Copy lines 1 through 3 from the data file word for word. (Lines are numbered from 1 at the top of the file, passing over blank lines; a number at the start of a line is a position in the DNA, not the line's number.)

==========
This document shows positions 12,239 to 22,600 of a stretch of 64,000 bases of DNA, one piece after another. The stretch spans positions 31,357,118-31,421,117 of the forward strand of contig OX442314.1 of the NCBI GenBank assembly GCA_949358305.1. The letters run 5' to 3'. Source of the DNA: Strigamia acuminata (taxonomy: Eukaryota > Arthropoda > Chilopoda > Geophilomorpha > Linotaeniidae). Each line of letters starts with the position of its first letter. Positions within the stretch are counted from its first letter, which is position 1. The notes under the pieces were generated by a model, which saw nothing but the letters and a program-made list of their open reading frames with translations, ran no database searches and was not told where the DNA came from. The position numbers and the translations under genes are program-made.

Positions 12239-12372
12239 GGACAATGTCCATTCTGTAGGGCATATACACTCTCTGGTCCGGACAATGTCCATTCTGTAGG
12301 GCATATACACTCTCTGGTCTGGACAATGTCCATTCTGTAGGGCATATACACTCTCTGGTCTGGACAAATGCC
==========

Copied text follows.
This document shows positions 12,239 to 22,600 of a stretch of 64,000 bases of DNA, one piece after another. The stretch spans positions 31,357,118-31,421,117 of the forward strand of contig OX442314.1 of the NCBI GenBank assembly GCA_949358305.1. The letters run 5' to 3'. Source of the DNA: Strigamia acuminata (taxonomy: Eukaryota > Arthropoda > Chilopoda > Geophilomorpha > Linotaeniidae). Each line of letters starts with the position of its first letter. Positions within the stretch are counted from its first letter, which is position 1. The notes under the pieces were generated by a model, which saw nothing but the letters and a program-made list of their open reading frames with translations, ran no database searches and was not told where the DNA came from. The position numbers and the translations under genes are program-made.

Positions 12239-12372
12239 GGACAATGTCCATTCTGTAGGGCATATACACTCTCTGGTCCGGACAATGTCCATTCTGTAGG